Several polls have now given Florida Senator Marco Rubio the edge in the race for the 2016 GOP nomination for president, even above the recently-leading likely candidate and fellow Floridian Jeb Bush.
Two polls taken separately but concurrently found that the recently-announced senator has jumped ahead in the GOP field of all announced and likely candidates.
A Fox News poll, released on Thursday, found that Rubio realized a 5-point bump after his announcement, putting him slightly ahead of Wisconsin Governor Scott Walker 13 to 12 percent.
Third in line was Kentucky Senator Rand Paul at 10 percent and then Jeb Bush and former Arkansas Governor Mike Huckabee tied at 9 percent. Texas Senator Ted Cruz earned 8 percent.
Surgeon Ben Carson fell in the polls, going from 11 percent to only six percent where he tied with New Jersey Governor Chris Christie, who was up two points since the last poll.
Carson, though, isn’t the only one who received bad news in this week’s Fox poll. Former Florida Governor Jeb Bush received some hefty negatives in this survey.
“The Bush dynasty is seen as a negative while the Clinton dynasty is a positive,” Fox reported on Thursday. “By a 58-34 percent margin, voters say being related to previous presidents is a disadvantage for Jeb Bush, yet by a 52-39 percent margin they think it’s an advantage for Hillary Clinton.”
Despite that, Hillary was viewed as untrustworthy and dishonest by 51 percent of respondents, while all Republicans except Cruz were in positive territory for trustworthiness. And even Cuz was only down one percent. Rubio again came in with top ratings here with a plus 13.
A Quinnipiac poll also gave Rubio top marks this week. The poll, also released on Thursday, gave Rubio 15 percent support among the heavily populated GOP field.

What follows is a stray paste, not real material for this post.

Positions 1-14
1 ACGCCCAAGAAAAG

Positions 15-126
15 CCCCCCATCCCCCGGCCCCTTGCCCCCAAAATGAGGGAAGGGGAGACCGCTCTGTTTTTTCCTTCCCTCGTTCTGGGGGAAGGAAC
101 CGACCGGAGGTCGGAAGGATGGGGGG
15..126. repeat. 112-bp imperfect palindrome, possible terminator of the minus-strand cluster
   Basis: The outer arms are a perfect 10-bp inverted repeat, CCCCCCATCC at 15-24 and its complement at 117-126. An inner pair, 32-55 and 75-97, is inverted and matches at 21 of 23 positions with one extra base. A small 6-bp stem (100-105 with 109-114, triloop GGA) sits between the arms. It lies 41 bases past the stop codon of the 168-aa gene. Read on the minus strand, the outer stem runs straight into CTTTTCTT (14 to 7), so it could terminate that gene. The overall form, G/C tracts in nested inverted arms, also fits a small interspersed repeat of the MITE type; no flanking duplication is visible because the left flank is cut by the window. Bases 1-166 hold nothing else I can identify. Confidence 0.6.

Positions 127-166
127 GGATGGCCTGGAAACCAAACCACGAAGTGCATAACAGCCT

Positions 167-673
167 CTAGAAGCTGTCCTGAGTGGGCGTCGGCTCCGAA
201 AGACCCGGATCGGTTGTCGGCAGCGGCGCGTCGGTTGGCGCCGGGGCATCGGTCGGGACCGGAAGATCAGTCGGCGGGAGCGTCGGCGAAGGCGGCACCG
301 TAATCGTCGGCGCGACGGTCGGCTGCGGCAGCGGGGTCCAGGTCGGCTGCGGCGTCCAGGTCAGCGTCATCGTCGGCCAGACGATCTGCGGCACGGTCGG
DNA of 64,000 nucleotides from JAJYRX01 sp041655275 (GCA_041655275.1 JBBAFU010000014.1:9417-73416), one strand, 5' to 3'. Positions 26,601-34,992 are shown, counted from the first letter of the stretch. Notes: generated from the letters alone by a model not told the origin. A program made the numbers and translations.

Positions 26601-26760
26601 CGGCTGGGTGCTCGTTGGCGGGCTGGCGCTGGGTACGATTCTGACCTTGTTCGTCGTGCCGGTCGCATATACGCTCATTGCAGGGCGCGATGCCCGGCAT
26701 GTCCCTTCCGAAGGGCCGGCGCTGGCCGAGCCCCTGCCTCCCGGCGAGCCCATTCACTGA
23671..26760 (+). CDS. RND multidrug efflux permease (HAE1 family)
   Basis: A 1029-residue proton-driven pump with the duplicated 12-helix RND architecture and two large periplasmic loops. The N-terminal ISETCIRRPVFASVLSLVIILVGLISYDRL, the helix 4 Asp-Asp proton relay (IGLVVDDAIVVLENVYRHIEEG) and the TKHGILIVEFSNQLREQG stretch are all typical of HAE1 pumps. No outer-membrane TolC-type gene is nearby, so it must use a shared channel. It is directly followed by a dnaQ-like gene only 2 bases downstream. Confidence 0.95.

In the Quinnipiac poll, Bush ranked second with 13 percent support while Scott Walker received 11 percent. No one in the rest of the field topped 9 percent.
Despite a second place finish, Jeb also ranked with heavy negatives in the Quinnipiac poll. Bush won the “no way” vote with 17 percent of respondents saying there is no way they would ever vote for him.
Like the Fox poll, this poll also found that Clinton is untrustworthy, with 54 percent holding the negative view. Rubio, on the other hand, was viewed favorably 35 to 25 percent.
In fact, it is likely that in his statement rejecting a third run for the White House himself, Romney was alluding to Rubio when he said that a new, younger leader would be “better able” to rally voters to the GOP message.
I believe that one of our next generation of Republican leaders, one who may not be as well known as I am today, one who has not yet taken their message across the country, one who is just getting started, may well emerge as being better able to defeat the Democrat nominee. In fact, I expect and hope that to be the case.
At the time, Senator Rubio was hinting about his possible run in 2016 and easily fits Romney’s description.
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